"Modern Orthodoxy never is less, always is more."
This is a video we created as an invitation to Kohelet Yeshiva High School's Open House back in 2015. See my original post about it here.
It recently came to my attention that people were looking for it but it had been deleted from YouTube. I have now posted it again. Feel free to share and to offer your own . . .
The Origins of Ultra-Orthodoxy
This is was the second of a three part lecture series I recently gave through the Young Israel of Teaneck on the Making of Modern Judaism:
Insights from Parashat Vayeshev
Given as the Friday Parsha Shiur at Kohelet Yeshiva High School, parashat Vayeshev 5781:
The Rise of Reform
This is the first of a three part series I recently gave through the Young Israel of Teaneck on the Making of Modern Judaism. It focuses on the rise of the Reform movement from its earliest forms in Germany to its emergence as a full-fledged movement in the United States by the late 19th century. The next two parts focus on two . . .
A Panel Discussion Hosted by Bi-Cultural Hebrew Academy's Center for Continuing Education
I had the pleasure of joining Rabbi Tully Harcsztark this week for a spirited conversation on the strengths and weaknesses of Torah U'madda, Or Amim, and the future of Modern Orthodoxy.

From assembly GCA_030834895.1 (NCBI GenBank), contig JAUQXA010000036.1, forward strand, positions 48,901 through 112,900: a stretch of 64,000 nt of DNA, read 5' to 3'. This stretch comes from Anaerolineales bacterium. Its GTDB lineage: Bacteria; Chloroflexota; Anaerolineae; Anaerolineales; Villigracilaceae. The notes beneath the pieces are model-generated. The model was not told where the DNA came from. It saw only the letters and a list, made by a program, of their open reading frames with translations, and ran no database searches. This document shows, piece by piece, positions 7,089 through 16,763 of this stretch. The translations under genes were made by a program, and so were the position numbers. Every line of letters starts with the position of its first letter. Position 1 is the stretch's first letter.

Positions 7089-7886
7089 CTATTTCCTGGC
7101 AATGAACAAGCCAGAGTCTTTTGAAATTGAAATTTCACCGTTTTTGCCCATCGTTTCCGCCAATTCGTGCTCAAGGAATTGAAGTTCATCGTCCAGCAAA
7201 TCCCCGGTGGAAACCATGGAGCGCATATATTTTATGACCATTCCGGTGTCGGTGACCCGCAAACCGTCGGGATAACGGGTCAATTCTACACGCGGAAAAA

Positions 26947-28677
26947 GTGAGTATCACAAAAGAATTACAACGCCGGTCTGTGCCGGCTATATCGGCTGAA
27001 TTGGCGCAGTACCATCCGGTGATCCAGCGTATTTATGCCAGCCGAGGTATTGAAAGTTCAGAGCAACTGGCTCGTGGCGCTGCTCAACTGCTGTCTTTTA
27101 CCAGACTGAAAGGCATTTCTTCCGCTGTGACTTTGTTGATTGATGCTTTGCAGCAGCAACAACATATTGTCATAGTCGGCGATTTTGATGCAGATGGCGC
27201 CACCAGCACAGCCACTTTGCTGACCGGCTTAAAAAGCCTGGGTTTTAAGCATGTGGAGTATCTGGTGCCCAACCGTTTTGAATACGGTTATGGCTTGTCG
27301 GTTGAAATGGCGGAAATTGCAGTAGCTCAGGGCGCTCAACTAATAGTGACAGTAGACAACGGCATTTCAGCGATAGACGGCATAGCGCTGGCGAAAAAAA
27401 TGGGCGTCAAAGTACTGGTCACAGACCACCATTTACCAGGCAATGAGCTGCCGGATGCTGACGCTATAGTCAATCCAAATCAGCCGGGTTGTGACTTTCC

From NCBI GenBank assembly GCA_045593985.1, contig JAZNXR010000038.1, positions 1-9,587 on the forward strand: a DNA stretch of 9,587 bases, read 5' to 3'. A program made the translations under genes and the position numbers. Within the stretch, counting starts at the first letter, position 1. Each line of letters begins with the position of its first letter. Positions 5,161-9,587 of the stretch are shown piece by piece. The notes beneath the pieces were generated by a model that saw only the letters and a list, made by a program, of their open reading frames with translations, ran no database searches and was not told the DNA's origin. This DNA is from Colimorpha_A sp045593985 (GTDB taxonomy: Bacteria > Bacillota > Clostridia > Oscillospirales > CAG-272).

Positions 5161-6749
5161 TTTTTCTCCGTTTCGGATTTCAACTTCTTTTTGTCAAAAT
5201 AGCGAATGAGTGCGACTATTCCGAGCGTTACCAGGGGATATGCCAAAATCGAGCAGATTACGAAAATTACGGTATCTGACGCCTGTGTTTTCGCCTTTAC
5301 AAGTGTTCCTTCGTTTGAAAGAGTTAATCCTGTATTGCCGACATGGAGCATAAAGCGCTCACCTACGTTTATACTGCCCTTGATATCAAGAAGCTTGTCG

Here is a full recording of the program:
A Response to the Responses
It's been deeply gratifying to see and hear some of the thoughtful responses to my essay on the need for a Modern Orthodox Hedgehog Concept (pt. 1, pt. 2, Op-Ed 1, Op-Ed 2). I wanted to briefly address a few pieces of feedback that made their way back to me in different forms, as I believe that they help sharpen the argument I was . . .
Burned to the ground on Kristallnacht, the Meiningen Synagogue emerges from the rubble 71 years later
Two years after fleeing Nazi Germany as a fourteen year-old boy, Dieter Gruen learned that the beautiful synagogue in which he had had his bar mitzvah, and in which his father had been a cantor, had been burned to the ground. Though the young Dieter had safely reached the shores of the United States, the rest of his family was still . . .